Paul Mercier

WorksCriticismNotes


Life
1958- ; b. Dublin; son of a Cork-born foreman at Crampton’s and a Clare mother (Nuala née McGann), from Clare; he had 9 siblings; took his love of theatre from his mother; ed. UCD (grad. Irish and English); wrote The Passion Machine, and fnd. the Passion Machine Theatre Company, 1984, with an address at 27 Mountjoy Sq., Dublin; served as Artistic Director; launched Roddy Doyle’s and Michael Harding’s early plays and launched Brendan Gleeson’s acting career - both being Like Paul, they were teachers at Greendale Community School, Kilbarrack;
 
 
his own plays deal dealing with the lives of the young, marginalised and disaffected using ensemble casts and its pacey direction incl. Studs (1986; revived Gaiety Th. May-June 2002), the story of a no-hoper soccer team who continue to dream; later released as a film (March 2006); Home (1992); Buddleia (1996) - in which three generations of settlers in suburbia come to view the new world for the first time; Kitchensink (Dublin Th. Fest. 1997), weaving Greek myth with the reality of working-class Dublin;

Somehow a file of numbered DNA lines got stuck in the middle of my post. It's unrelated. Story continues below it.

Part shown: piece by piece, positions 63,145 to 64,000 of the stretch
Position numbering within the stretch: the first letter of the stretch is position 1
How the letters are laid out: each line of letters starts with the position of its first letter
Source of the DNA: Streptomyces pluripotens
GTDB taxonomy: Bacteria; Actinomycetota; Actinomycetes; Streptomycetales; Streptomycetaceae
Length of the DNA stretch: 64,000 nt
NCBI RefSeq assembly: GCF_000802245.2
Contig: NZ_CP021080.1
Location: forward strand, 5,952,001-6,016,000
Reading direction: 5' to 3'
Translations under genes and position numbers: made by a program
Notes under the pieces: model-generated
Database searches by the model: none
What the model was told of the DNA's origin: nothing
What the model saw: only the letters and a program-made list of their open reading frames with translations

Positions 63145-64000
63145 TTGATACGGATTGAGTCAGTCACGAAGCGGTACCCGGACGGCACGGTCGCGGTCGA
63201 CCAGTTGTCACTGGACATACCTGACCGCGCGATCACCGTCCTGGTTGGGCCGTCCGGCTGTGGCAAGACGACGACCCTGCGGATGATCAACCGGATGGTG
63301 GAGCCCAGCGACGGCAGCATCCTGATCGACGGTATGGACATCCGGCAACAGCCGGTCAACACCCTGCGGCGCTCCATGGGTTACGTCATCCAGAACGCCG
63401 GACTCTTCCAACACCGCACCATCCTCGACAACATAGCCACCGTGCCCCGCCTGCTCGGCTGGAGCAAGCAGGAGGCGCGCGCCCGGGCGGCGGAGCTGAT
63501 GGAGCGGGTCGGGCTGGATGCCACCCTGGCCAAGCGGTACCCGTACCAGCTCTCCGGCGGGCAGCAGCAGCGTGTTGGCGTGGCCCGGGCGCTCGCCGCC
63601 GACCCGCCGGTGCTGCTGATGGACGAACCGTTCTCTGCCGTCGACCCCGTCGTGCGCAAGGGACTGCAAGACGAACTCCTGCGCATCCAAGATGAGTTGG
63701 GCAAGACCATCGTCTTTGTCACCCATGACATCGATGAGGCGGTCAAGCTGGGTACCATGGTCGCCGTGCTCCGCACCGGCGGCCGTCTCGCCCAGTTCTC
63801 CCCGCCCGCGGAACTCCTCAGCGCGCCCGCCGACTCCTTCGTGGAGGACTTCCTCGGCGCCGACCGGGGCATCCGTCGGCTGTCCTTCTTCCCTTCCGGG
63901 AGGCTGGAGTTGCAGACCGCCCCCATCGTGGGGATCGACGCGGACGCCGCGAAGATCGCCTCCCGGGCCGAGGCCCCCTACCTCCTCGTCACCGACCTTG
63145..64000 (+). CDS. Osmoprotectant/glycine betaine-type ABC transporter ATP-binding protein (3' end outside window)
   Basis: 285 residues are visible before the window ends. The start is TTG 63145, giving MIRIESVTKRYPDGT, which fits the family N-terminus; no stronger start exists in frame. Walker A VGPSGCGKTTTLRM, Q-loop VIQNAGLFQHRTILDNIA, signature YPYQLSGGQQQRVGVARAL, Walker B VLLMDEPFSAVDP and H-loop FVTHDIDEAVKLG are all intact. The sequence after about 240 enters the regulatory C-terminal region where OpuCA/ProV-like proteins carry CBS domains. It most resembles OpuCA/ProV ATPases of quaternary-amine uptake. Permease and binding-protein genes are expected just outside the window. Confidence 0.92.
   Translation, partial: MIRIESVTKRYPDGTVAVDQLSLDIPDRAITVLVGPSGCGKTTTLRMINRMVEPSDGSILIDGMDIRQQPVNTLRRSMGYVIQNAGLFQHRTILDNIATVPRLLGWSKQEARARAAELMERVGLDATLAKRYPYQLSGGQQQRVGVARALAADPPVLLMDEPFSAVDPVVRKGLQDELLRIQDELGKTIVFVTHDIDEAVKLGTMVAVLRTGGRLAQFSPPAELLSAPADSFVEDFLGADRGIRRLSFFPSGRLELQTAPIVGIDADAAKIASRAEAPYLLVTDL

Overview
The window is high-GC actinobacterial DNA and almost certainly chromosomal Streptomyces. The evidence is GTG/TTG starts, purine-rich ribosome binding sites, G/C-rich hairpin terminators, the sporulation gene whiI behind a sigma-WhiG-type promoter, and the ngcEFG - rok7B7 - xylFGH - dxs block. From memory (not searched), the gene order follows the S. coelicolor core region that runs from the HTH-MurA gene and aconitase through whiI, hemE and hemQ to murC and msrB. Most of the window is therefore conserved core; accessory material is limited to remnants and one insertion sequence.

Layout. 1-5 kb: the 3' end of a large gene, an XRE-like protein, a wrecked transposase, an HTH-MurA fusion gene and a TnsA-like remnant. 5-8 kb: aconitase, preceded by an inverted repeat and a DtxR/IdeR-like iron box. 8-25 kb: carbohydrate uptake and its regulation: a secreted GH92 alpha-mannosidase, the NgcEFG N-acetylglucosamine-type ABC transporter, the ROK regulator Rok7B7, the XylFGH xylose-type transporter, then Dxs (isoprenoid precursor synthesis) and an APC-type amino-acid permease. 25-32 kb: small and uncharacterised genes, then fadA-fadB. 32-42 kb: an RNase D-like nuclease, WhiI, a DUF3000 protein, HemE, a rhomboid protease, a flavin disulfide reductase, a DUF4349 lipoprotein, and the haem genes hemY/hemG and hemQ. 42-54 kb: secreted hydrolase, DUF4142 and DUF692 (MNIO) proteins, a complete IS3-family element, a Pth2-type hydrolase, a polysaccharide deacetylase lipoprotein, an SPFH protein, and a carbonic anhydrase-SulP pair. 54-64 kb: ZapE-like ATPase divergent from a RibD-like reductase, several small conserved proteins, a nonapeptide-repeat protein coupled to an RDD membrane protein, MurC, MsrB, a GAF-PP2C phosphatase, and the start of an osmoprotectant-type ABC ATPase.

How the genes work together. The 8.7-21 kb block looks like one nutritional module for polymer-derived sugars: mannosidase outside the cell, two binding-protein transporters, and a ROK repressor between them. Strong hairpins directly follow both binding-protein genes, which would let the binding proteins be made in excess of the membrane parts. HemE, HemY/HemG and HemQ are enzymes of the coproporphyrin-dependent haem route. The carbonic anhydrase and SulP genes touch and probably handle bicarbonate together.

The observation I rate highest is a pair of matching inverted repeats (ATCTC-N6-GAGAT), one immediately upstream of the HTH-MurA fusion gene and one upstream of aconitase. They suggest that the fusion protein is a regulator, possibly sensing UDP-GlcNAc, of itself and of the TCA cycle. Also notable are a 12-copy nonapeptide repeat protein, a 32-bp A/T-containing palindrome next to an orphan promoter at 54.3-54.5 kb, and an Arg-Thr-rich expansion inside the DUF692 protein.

others written and directed by him incl. Drowning (1984), a rock musical set in a working-class estate; Wasters (1985), Spacers (19860; Pilgrims (1993); Native City (1998); We Ourselves (2000); Diarmuid and Gráinne, and an outdoor theatre work entitled P.; afterwards wrote and directed Down The Line and Homeland for the Abbey - the latter a ‘white-knuckle ride’ in ‘the world of the Celtic Tiger’ (Abbey 2006); appt. director and script editor of AIFRIC Series 1-3 (2006, 2007, 2008);